As part of our social impact series featured our valued advertising partners, we speak to Catherine Claus, the woman behind Bay Area jewelry company Thesis Gems and Jewelry. Her elegant creations celebrate both local craftsmanship and the true beauty that comes from gems that are ethically sourced in every way.
What is “ethical jewelry”?
Simply put, this means to obtain fine gems from known sources offering transparency, and that is the ethos of Thesis Gems and Jewelry.
When sourcing new gems, I work with mines that ensure safe conditions, provide fair wages for workers, minimize the impact to the local environment, and in best-case scenarios, restore the environment. To offer an even lower carbon impact, we offer re-cut antique or post-consumer diamonds that keep new stones from being mined from the earth. Our pieces are primarily made with substantial gold, as it provides the brilliance and durability needed for a piece of jewelry to last generations. Mercury is an incredibly toxic byproduct of mining gold, so we also feel it is essential that all of our gold and precious metals are recycled and refined in a SGS-certified facility.
Every piece of jewelry tells a story. We want the story to be one you can be proud to share.
How did your commitment to being an ethical jewelry designer evolve?
My journey began as a curious gem collector about a dozen years ago. I quickly learned that my questions about the origin of the gems, and whether they had any treatments, could rarely be answered. I longed for honesty, wanted to understand where they came from and if they were natural or enhanced. Most notably, I needed to understand if was I contributing to environmental or social harm by purchasing them. I found myself on a path of deep intrigue and education. On my search, I have gathered dozens of disturbing stories of people buying misrepresented gems — rubies filled with glass and sapphires that were in fact, not sapphires. These can be pitfalls for an uneducated consumer.
And this has lead you to be personally invested in your jewelry and its sources.
Yes, I am deeply passionate about sourcing fine gems and gold for our jewels in a very intentional way. It is impossible for me to honor the gems and jewelry without understanding the paths they took to come to me. The risk for corruption and abuse is great when the goods hold so much value — more so when there is such lack of trackability in the extraction process. Gems are very seductive; scruples can be explained away in the face of a brilliant gem at a “great price.” One should not have to undergo corruption and questionable ethics in order to invest in fine jewelry.
Can you share how ethics in the jewelry industry has evolved?
For hundreds of years, the process of bringing gems from the mine to the market were shrouded in a certain level of mystery. Gems originate from dozens of countries around the globe, from extraction to cutting, and they often pass through many hands before reaching the consumer without clear documentation. The countries that these gems come from are some of the most marginalized in the world. Too often workers don’t even know what they are mining, or how to distinguish the value of the material. This creates a tremendous polarization in how the wealth from these goods are distributed.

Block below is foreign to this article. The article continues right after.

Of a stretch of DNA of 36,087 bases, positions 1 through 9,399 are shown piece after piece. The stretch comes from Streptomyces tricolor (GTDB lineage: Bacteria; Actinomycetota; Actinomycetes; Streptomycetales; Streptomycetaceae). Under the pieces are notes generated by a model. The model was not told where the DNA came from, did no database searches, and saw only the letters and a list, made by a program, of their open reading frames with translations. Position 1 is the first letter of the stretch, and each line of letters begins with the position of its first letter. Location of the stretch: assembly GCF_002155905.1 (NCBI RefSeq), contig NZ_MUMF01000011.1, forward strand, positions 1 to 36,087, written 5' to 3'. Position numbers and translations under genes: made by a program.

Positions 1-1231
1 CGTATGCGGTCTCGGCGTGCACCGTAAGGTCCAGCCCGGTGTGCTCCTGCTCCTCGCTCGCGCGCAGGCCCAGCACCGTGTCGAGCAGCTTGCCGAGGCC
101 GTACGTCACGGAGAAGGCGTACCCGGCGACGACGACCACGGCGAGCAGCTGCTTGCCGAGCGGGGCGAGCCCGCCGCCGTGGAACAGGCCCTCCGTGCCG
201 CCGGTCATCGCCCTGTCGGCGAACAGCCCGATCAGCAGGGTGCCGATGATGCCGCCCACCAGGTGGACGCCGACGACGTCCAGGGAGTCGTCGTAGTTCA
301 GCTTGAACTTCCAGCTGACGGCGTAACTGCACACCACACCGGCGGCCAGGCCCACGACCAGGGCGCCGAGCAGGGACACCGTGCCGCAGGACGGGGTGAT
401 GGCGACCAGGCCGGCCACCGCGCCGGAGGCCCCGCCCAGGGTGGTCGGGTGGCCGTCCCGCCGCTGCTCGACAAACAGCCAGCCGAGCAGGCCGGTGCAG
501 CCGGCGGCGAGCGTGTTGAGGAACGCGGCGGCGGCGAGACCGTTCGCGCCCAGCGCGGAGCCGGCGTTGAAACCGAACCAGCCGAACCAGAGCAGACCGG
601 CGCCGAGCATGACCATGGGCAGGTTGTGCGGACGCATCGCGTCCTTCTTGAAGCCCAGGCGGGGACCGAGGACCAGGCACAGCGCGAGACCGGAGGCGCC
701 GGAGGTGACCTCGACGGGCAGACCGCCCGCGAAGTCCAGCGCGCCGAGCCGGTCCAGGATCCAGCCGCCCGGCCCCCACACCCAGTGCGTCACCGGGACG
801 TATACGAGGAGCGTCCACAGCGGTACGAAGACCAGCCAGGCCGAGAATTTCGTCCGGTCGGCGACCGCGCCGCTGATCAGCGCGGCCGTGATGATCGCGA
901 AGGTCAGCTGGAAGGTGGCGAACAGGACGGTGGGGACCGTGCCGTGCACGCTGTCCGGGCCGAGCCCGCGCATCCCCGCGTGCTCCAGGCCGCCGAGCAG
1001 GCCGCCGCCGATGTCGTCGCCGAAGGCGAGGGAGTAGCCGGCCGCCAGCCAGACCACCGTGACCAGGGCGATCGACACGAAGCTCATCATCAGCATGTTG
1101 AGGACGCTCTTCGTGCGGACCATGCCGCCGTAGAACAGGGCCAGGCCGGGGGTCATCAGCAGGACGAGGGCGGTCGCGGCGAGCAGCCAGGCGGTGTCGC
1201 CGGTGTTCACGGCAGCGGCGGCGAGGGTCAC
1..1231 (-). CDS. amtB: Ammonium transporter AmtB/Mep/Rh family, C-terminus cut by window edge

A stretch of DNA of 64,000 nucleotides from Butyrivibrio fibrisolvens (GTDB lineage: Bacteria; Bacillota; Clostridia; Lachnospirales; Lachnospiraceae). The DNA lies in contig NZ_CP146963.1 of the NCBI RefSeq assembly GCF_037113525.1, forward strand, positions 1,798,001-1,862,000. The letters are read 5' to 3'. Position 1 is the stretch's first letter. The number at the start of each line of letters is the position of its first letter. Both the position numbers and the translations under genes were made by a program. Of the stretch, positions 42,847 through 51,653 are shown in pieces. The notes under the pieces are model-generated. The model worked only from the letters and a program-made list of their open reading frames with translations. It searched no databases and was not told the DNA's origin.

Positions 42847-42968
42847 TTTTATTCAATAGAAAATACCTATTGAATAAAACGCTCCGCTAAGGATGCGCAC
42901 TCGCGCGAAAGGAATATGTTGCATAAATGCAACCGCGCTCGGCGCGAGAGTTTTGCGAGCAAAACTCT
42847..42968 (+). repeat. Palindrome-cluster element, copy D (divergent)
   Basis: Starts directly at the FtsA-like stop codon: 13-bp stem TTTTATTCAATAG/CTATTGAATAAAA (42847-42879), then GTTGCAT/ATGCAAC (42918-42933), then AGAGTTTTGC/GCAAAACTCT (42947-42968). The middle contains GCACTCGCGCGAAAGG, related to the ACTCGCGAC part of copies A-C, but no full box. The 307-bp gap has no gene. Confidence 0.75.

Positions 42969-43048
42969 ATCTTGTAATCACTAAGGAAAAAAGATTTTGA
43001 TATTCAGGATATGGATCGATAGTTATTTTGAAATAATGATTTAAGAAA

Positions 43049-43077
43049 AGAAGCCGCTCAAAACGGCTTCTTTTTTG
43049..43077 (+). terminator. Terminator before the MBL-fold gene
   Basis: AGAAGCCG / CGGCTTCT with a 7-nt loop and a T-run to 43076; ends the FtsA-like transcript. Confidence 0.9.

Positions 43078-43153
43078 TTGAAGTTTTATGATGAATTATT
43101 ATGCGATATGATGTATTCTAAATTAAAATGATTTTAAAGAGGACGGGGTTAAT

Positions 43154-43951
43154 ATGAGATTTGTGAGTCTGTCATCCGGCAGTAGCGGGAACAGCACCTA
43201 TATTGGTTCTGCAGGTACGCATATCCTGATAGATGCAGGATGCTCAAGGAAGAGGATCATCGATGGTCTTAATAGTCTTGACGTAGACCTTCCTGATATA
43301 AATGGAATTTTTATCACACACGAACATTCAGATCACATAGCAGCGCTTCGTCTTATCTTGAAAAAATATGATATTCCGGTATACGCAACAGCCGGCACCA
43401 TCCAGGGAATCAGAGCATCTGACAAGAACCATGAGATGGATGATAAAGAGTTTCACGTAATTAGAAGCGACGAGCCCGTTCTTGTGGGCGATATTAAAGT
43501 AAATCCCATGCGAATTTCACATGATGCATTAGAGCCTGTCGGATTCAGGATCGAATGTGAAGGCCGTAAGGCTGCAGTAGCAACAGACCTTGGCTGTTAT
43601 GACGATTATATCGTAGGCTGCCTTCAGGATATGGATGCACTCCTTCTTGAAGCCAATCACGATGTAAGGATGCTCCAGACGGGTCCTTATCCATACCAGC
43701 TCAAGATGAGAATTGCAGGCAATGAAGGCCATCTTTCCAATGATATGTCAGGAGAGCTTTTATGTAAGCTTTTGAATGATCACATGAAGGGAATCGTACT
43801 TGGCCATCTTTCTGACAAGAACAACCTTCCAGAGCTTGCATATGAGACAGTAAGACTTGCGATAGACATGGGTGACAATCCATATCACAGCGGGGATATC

Transparency in this industry is essential for both human and environmental health, as well as the efficacy and future of ethical jewelry creation.
In what ways do you think your commitment to ethical jewelry is having a positive broader impact?
The jewelry industry is founded on trust, so I feel that being a company openly committed to transparency fortifies this in all aspects of our operation. Customers want and deserve to know the truth of what they are buying. Knowing the origin story of a gem deepens the connection and meaning of the jewelry itself. In addition to educating my clients and helping inform their choices when it comes to ethical origin, I have continuous conversations with other designers and companies about sustainable mines, using fair-mined, fair trade or recycled gold, and re-cut diamonds. I am seeing this creates a critical mass, challenging the industry and moving it in a positive direction.
How is Thesis Gems committed to helping others?
Fundamentally, I feel that philanthropy is the core and guiding principle of Thesis Gems and Jewelry. In addition to being members of 1% For the Planet, we partner with non-profit organizations in order to give back the communities from which our gems are mined. We contribute to The Gem Legacy, a family-run non-profit that raises funds for mining tools and education in East Africa. This organization also funds an orphanage in Malawi and primary school in Tanzania. Our work also supports Pact, a nonprofit organization that has worked in over 60 countries to alleviate poverty and marginalization in the gem and jewelry industry. They empower communities abroad with technical know-how, and aid in natural resource management. In both cases, we see our partnerships with on-ground organizations as critical to being a business with integrity. These organizations help to ensure a fairer distribution of wealth when it comes to an international trade industry, and work to protect the environment and communities affected by the downstream effects of mineral extraction.
Is there anything else you want to share?
The jewelry we make is meant to honor every step of the journey, including the land and people involved, and ultimately to become an heirloom with investment-quality gems and gold for our clients.